Shares of offshore rig companies Ensco (NYSE:VAL) and Rowan Companies (NYSE:RDC) dropped 37.2% and 39.5%, respectively, in December, according to S&P Global Market Intelligence. Even though the two companies released good news about new rig contracts, the broader market sell-off and declining oil prices weighed heavily on both companies' stocks.
It's unsurprising that the two stocks moved almost in lockstep with each other last month, because Ensco announced back in October that it would acquire Rowan in an all-stock transaction. There has been little indication that the two won't go forward with the deal, so it's more or less a foregone conclusion that this deal will happen.
A lot of this past month's decline will probably have to do with declining oil prices. Offshore drillers like Ensco and Rowan generate all of their revenue from oil and gas producers' capital expenditures. Offshore oil drilling is particularly sensitive to oil prices, because offshore sources tend to be more expensive on a per-barrel basis and can take years to develop. So it takes sustained periods of higher oil prices for offshore drilling to thrive.
Even though we saw drilling activity start to pick up in 2018, this most recent drop in prices may have some investors concerned that any sustained recovery in capital spending could be delayed even further. If that is the case, then offshore producers could continue to produce uninspiring earnings results for some time.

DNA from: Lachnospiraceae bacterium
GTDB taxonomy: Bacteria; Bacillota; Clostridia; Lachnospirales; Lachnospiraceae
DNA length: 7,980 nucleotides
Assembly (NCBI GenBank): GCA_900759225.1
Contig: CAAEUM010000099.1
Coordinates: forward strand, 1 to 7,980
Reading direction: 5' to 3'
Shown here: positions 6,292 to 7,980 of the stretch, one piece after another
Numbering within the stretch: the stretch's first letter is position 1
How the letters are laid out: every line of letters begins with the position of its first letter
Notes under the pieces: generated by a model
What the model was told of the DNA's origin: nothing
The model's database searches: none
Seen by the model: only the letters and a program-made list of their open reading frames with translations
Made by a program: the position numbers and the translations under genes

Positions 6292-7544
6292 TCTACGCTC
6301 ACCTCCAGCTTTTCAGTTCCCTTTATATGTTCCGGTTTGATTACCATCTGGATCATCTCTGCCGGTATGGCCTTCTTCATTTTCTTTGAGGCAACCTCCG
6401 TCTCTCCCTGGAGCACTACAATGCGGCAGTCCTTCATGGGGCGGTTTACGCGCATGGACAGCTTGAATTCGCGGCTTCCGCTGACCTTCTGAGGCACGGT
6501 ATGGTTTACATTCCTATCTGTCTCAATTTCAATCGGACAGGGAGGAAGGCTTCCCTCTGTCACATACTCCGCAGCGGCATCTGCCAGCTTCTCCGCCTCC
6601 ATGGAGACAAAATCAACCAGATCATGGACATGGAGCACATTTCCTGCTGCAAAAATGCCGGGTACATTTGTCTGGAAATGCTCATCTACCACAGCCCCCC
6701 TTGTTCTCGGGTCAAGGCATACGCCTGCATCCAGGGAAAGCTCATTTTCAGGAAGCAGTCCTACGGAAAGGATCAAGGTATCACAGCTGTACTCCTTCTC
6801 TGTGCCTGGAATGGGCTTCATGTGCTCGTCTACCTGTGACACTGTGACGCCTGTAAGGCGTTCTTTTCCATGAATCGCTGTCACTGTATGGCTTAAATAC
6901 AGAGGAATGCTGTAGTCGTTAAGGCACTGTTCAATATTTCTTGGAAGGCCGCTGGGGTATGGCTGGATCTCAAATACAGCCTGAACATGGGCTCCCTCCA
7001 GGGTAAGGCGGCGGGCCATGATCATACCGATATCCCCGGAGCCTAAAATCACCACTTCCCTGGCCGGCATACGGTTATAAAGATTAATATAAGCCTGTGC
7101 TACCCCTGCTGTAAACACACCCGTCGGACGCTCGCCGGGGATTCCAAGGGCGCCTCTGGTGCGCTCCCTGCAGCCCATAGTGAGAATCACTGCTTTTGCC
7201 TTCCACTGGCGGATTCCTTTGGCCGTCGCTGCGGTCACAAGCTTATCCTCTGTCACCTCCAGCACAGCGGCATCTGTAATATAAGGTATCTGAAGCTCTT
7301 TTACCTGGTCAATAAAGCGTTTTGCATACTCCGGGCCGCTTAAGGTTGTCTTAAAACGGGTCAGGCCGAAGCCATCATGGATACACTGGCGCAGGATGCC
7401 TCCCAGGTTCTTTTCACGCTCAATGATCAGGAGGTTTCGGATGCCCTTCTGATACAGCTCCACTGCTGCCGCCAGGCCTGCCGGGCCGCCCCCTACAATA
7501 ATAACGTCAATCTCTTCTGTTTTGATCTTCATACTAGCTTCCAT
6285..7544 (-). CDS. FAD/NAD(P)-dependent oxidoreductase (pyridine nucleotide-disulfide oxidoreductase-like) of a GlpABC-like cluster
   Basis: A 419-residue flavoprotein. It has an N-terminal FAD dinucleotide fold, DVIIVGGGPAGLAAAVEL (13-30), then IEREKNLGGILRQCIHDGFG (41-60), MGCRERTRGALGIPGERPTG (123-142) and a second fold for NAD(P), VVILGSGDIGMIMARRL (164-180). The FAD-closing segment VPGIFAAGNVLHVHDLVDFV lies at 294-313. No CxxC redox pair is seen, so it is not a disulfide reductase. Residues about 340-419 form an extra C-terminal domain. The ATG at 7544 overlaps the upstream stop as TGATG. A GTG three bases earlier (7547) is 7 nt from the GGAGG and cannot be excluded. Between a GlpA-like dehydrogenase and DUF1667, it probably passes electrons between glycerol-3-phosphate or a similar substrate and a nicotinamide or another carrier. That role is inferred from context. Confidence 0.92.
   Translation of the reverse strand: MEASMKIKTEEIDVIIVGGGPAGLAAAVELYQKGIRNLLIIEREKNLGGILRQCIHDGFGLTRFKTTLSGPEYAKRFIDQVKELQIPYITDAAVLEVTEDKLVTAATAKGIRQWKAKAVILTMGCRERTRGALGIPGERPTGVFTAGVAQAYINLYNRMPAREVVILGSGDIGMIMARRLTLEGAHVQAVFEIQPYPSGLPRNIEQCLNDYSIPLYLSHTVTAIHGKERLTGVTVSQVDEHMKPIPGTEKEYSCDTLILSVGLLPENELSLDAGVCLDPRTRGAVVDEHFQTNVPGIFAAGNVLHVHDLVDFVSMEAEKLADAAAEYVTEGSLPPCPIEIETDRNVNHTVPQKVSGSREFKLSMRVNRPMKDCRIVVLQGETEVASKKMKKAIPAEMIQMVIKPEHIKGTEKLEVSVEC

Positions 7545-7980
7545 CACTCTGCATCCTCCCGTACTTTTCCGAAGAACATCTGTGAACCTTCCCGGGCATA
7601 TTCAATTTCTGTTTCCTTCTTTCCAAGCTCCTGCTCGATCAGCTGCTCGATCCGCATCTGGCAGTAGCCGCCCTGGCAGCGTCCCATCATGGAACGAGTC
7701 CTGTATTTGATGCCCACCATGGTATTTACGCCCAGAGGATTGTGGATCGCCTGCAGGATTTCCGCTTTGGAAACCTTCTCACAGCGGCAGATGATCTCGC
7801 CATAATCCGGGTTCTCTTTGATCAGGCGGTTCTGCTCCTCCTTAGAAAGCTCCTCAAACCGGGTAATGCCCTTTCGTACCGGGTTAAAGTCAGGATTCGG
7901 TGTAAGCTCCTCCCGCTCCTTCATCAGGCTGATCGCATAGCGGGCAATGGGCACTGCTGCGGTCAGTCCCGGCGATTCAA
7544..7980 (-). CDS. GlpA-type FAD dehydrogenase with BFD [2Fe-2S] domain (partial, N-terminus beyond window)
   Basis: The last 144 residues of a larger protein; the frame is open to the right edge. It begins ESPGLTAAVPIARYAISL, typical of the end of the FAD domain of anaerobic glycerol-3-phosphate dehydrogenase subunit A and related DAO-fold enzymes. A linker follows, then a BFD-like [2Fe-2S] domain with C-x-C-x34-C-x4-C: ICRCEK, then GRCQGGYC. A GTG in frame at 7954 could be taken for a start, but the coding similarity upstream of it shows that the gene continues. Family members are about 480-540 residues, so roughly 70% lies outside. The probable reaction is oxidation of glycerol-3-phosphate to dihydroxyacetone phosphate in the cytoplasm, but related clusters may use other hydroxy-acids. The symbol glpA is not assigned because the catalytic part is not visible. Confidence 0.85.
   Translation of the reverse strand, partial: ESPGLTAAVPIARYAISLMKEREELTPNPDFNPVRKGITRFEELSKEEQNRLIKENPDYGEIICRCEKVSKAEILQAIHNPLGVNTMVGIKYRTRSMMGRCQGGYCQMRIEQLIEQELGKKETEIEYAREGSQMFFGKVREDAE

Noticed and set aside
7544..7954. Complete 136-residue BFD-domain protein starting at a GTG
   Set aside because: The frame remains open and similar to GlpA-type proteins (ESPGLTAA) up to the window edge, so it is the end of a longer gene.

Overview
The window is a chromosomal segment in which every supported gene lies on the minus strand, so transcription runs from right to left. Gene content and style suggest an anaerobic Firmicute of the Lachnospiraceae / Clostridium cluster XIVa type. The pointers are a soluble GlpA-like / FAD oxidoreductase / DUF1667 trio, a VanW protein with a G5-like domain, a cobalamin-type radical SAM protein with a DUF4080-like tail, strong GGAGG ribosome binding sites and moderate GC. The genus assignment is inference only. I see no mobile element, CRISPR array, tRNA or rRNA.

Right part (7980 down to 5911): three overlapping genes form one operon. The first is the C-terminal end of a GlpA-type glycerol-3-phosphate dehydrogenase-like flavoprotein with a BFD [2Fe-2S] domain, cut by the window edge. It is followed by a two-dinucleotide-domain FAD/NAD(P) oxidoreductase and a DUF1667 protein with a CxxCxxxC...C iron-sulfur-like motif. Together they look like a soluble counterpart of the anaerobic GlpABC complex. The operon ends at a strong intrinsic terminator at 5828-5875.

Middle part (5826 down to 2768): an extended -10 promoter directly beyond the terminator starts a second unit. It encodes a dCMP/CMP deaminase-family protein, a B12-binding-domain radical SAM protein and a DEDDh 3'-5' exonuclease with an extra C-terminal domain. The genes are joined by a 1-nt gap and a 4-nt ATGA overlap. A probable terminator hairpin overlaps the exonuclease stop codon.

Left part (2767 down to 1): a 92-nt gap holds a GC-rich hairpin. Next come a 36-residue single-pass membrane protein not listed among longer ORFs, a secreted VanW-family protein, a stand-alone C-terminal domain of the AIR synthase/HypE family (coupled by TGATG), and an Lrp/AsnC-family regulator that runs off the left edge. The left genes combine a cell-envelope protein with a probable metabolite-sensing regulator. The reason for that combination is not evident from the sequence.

It's still unclear whether this recent drop in oil prices is just a blip in the industry's recovery or if this is potentially a long-term concern. Both Ensco and Rowan announced several new contracts for its rigs in December that should help to boost revenue and hopefully get both companies on track to generate positive earnings results. What the combination of the two companies means for investors isn't entirely clear yet, and the volatile nature of oil prices makes it harder and harder to understand the industry.
The encouraging thing for investors looking further down the road is that shares of both companies are incredibly cheap right now. Ensco's and Rowan's stocks trade for less than 25% of their book value. This is a cyclical industry, and long periods of low capital spending tend to lead to undersupply further down the road, which tends to result in higher prices. When the cycle turns and producers start spending on offshore exploration again, buying shares today have the potential to be incredible value stocks.